If you’ve ever attended an Achilles Pikes Peak workout, chances are you’ve met Skip. He’s the guy that walks up to you and offers a uniquely “Skip” handshake that exudes warmth, generosity, and kindness as he makes the kind of eye contact that feels more like the physical contact of an embrace. Skip is one of our recumbent cyclist regulars and he has been a valuable member of Achilles Pikes Peak. In his support of others, Skip embodies what Achilles Pikes Peak strives to create, a community of people who truly care and are motivated to help make physical activity accessible to people with disabilities.  We sat down over tea and coffee with Skip and his wife, Kay, to find out more about his story. Read on. You won’t be disappointed.

Skip Ripley rides a recumbent at an Achilles Pikes Peak workout.

A Military Family

Skip: I was born in Boston, well Brookline, Massachusetts, a suburb of Boston. My folks moved here when I was a year old so I grew up here. I went Wasson High School. My dad was a Marine and was in World War II. Afterwards, his company commander started a construction company here and wanted a supervisor so he followed him. Later in 1957, he joined the Sherriff’s office. My dad was shot in 1959 serving a warrant. He survived and he was still with the Sherriff’s office when he died in 1977. After graduation from high school I knew I was going to get drafted. I told my dad I was going to join the services and he very politely convinced me not to join the Marines. Maybe not quite so politely. So I joined the Navy and volunteered to go to Vietnam. I was attached to the 3rd Marines. We spent time in Da Nang and 13 months in a place called Qua Viet. I was in Vietnam for 19 months. Riverboats the whole time. Then I got out of the service and the Air Force Reserves offered me a deal. So I went in the Air Force Reserves. Twenty six years of total military. I joined the police department in 1971 and retired as Sergeant on January 1st of 1997.

Purple Heart

Skip: I was wounded August 26, 1968. In Qua Viet. I don’t talk too much about it. Then, September 28, 1968 we got hit bad and lost four guys in the unit. So I got this (tattoo). That’s my unit badge. I used to go to a Catholic Church and light candles but it never seemed to be enough. Kay and I were talking and we drew it up and I got the tattoo. It helps because they’re there daily.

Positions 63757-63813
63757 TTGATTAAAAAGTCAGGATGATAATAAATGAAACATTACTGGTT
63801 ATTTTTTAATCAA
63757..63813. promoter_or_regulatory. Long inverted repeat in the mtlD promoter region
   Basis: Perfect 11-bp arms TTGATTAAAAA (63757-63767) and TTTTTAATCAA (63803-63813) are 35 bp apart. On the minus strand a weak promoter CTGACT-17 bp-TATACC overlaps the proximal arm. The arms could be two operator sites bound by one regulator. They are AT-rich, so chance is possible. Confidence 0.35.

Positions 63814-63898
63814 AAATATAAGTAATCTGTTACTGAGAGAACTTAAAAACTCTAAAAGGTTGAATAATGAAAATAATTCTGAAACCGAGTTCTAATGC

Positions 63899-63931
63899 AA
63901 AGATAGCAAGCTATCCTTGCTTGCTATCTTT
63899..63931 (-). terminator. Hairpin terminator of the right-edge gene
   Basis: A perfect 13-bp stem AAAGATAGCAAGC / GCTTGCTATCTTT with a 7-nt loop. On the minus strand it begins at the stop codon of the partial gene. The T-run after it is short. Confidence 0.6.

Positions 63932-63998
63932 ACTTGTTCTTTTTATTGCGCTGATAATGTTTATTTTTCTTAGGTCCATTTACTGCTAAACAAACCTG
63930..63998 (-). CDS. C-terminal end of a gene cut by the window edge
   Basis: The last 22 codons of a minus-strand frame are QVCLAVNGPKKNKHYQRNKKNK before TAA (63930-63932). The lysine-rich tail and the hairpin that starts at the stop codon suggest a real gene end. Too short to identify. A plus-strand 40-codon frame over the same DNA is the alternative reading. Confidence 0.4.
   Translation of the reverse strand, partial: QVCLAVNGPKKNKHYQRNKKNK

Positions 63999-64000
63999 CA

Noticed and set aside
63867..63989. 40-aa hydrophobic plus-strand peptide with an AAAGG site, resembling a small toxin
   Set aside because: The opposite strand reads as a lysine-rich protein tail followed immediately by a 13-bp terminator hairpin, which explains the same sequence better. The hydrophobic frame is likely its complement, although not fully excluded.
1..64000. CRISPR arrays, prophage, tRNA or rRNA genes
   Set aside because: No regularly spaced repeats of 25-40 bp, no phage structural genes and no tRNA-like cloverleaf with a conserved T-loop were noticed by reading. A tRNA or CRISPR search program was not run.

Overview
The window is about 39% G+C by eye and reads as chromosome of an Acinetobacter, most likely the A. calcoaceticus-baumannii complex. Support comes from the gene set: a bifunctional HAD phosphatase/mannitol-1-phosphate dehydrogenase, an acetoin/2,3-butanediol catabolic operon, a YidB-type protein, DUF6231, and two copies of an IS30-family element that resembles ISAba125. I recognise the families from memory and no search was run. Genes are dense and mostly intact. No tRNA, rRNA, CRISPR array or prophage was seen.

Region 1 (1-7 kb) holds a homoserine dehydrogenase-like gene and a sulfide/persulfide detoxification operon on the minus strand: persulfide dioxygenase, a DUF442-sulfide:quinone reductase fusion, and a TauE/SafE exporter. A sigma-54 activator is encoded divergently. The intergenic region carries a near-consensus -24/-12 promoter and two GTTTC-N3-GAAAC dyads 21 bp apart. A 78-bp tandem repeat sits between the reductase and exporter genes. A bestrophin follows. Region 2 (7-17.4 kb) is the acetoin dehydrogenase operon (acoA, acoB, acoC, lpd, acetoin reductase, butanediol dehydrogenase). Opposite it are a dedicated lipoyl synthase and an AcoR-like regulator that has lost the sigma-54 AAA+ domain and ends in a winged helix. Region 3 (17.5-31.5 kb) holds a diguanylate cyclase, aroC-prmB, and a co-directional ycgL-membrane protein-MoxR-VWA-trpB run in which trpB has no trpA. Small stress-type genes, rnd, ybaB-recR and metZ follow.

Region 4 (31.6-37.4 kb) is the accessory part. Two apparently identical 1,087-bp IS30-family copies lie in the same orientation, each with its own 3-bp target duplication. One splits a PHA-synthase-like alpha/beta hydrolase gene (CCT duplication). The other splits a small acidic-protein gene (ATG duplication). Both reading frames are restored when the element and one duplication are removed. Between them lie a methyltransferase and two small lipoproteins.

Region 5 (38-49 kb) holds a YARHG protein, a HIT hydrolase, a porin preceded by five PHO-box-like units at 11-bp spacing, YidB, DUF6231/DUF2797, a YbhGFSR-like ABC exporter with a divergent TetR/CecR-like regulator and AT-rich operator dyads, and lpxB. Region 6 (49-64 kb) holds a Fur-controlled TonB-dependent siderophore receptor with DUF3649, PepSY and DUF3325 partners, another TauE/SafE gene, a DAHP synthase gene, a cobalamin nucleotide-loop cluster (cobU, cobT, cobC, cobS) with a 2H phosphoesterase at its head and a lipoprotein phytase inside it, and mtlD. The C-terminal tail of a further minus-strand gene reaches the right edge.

Kay: It’s something tangible to remember them as opposed to lighting a candle once a year. They’re not forgotten.

Skip: I also go to Bible Study on Wednesdays and a PTSD Support Group on Mondays and Thursdays. I’m also pretty active in the Military Order of the Purple Heart. At these groups, especially the PTSD group, there’s a lot of give and take with support. There’s a lot of stuff I’ve learned that you try and help the newer guys through it. You mentor a lot. I try and encourage them and share about Achilles and Recreational Therapy.

Skip’s tattoo is dedicated to the four men he fought alongside who were lost in combat on September 28, 1968.

Navigating the Bumps in Life

Skip: The first time was about ten years ago.  I was looking at soup cans, talking on the phone and I passed out and fell down. I broke T12 I think.

Kay: They said he had a seizure from a medication.

Skip: The second time I walked into the Map Store. I was standing upright and was very confused. The next thing I knew I was at Memorial Hospital. I broke five vertebrae, two ribs, my collar bone, and collapsed my left lung. And that’s just standing. It’s not like in the movies where you kind of roll. You go down like a sack. It’s pretty violent. I still have troubles with my back. Years later I had a stroke. I was still in the hospital on the 7th floor and Colleen, the Recreational Therapist invited us down to our first meeting (Stroke Support Group) in November 2016. She introduced me to Rodger…and Rodger is Rodger.

Kay: He was really pushing recumbents. He even brought two in for that meeting.

Skip: He had just come back from Huntsman Games in Utah and he started talking about Achilles. We had never heard anything about it but it took a little bit because I think it was March of 2017 when I started going. I went over to Angletech, Rodger introduced me to those guys and they just started helping me connect with services through the Department of Veterans Affairs (VA). I called the VA and they said you need to be referred by your doctor. I was interviewed and they got the ball rolling. It took 16 months [to receive funding for a trike].